House Committee OKs Funding Bill With Health IT Implications

June 25, 2015 in News

On Wednesday, the House Appropriations Committee voted 30-21 to advance a fiscal year 2016 funding bill for HHS and the departments of Labor and Education that includes funding cuts for some health IT-related agencies, MedPage Today reports (Frieden, MedPage Today, 6/24).

It is the first time in six years that the committee has advanced a spending bill for the departments (Shabad, The Hill, 6/24). The bill still must be approved by the full House and Senate (MedPage Today, 6/24).

Funding Bill Details

Overall, the draft measure totals $153 billion, representing a $3.7 billion decrease in funding from last year’s budget. The draft bill allocates $71.3 billion for HHS, up $298 million from FY 2015. The HHS funding includes:

  • $31.2 billion for NIH, up $1.1 billion from FY 2015;
  • $7 billion for CDC, up $140 million from FY 2015;
  • More than $6 billion for the Health Resources and Services Administration, down $299 million from FY 2015; and
  • $3.6 billion for the Substance Abuse and Mental Health Services Administration, up $23 million from FY 2015 (iHealthBeat, 6/18).

According to The Hill, CDC funding is prioritized to target bioterror attacks and pandemic diseases. The move comes after many lawmakers raised concerns about health and research funding during the Ebola crisis in fall 2014 (The Hill, 6/24).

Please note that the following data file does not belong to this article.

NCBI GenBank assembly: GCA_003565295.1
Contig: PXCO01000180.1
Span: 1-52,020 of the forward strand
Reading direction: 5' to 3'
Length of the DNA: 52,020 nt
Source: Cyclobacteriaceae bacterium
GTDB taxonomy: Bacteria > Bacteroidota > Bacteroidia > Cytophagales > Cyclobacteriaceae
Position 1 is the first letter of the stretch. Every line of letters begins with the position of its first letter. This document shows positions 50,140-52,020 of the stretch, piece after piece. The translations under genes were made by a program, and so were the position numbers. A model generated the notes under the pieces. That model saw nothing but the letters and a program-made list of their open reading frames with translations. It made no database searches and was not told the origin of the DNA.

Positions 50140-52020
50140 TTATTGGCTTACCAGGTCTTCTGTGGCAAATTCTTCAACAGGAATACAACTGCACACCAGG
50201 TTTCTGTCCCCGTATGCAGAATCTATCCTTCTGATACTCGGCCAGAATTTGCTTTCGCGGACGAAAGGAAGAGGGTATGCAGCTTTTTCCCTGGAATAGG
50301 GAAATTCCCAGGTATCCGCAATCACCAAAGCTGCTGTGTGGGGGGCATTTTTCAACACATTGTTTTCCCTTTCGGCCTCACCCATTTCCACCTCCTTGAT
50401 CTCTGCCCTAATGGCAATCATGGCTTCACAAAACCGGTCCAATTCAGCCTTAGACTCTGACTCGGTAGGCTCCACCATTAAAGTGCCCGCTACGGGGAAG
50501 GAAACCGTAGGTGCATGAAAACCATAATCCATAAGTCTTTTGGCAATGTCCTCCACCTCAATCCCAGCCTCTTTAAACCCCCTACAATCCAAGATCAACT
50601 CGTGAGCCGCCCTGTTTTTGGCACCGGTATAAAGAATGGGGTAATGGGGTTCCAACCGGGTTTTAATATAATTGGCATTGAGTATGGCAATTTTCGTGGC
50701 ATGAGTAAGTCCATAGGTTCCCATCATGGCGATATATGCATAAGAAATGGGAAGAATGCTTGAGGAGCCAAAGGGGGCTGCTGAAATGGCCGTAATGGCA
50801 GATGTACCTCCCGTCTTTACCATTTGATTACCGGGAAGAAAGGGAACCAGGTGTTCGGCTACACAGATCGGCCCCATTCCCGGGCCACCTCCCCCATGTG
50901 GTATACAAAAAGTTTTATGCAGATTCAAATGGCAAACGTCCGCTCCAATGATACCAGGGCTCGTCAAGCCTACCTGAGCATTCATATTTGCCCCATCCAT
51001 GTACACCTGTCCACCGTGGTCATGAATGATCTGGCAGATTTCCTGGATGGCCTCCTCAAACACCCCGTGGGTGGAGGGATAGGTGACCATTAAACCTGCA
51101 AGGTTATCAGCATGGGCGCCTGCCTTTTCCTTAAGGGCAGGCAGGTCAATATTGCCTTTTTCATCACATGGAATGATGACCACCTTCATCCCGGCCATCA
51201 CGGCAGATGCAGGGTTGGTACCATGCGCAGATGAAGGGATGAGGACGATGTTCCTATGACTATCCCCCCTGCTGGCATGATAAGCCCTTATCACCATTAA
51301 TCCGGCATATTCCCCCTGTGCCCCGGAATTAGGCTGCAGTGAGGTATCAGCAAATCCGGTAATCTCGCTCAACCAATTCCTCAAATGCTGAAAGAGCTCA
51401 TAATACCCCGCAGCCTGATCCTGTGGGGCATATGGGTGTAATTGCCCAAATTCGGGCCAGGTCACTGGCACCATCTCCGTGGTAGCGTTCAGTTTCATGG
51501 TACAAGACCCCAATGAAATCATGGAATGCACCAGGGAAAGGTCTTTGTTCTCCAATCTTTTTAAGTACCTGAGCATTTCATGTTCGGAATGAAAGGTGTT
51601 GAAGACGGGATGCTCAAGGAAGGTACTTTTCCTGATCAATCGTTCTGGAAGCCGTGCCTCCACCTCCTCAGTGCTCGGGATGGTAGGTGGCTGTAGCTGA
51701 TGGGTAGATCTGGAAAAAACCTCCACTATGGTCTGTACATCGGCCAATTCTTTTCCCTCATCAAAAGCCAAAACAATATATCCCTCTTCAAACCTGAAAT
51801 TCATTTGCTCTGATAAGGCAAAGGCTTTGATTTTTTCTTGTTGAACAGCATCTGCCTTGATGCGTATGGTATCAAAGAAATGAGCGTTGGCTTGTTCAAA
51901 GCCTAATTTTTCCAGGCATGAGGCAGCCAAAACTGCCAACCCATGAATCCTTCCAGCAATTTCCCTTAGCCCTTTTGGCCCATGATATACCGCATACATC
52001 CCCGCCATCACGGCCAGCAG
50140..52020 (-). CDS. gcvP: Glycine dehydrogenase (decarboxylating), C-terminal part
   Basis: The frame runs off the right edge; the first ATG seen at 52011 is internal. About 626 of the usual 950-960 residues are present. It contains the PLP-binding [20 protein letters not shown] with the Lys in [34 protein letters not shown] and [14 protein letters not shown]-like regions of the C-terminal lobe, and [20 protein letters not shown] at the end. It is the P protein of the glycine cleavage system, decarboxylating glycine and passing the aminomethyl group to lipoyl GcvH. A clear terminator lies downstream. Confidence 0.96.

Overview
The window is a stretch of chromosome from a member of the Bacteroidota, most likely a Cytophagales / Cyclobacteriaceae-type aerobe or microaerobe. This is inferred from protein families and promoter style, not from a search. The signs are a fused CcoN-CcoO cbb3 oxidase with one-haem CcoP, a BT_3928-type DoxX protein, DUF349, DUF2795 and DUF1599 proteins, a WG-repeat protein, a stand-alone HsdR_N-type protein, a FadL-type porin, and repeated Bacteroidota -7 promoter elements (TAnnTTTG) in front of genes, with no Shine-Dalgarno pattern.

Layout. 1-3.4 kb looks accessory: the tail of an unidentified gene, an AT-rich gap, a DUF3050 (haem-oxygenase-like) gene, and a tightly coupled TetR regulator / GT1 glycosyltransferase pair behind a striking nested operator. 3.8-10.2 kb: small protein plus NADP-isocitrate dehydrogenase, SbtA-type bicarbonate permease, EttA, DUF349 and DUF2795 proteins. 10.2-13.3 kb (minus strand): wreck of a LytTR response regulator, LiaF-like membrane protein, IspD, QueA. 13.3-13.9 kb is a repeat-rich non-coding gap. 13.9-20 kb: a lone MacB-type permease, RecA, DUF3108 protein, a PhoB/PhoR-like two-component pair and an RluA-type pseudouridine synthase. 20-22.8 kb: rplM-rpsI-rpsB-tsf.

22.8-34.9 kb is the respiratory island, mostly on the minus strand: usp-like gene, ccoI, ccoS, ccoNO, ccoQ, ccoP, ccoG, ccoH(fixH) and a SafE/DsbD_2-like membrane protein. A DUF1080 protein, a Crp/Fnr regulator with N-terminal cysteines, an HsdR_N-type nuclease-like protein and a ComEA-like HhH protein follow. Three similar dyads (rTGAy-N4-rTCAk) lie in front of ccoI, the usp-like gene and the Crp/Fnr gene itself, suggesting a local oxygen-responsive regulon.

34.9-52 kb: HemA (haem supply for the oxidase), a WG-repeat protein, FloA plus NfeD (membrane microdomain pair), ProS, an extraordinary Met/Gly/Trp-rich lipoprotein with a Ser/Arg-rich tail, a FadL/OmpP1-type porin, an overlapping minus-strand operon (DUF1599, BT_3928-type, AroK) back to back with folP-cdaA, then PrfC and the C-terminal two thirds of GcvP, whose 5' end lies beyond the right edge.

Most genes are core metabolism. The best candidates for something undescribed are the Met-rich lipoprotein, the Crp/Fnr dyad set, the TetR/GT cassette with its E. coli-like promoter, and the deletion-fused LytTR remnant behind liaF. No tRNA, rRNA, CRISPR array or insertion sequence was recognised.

Health IT-Related Funding

Under the measure, funding for ONC would remain at $60.4 million. The Obama administration in its proposed FY 2016 budget had requested an increase to $91.8 million for ONC.

In addition, the draft measure would:

  • Cut $7 billion in funding for the Center for Medicare and Medicaid Innovation; and
  • Eliminate funding for the Agency for Healthcare Research and Quality, which among other things conducts research on various health IT initiatives (iHealthBeat, 6/18).

In addition, report language attached to the bill raises concerns about the upcoming ICD-10 implementation and the burden it will place on physicians, particularly those in small practices. Lawmakers wrote, “The committee urges the [HHS] secretary to work with medical providers to establish a hardship exemption for those practices that would be harmed by the change” (Tahir et al, “Morning eHealth,” Politico, 6/25).


During the hearing, several lawmakers argued against defunding AHRQ.

Rep. Rosa DeLauro (D-Conn), said, “AHRQ plays a unique role that needs to be continued.” She noted that some members had proposed moving AHRQ’s functions to ONC, “but the bill doesn’t provide additional resources to [that] office to pick up the mission.”

Rep. Lucille Roybal-Allard (D-Calif.) offered an amendment to restore funding for AHRQ, but the measure failed on a voice vote (MedPage Today, 6/24).

The Obama administration in a letter to the committee also raised “serious concerns” about the bill’s effect on AHRQ and its reduced funding for CMMI (Office of Management and Budget letter, 6/23).

Similarly, National Partnership for Women Families President Debra Ness in a statement called the cuts “irresponsible.” She said, “Failing to fund [AHRQ], cutting $6.2 billion from [CMMI] appropriation and failing to provide a badly needed increase for [ONC] would be short-sighted and harmful” (National Partnership for Women Families release, 6/24).

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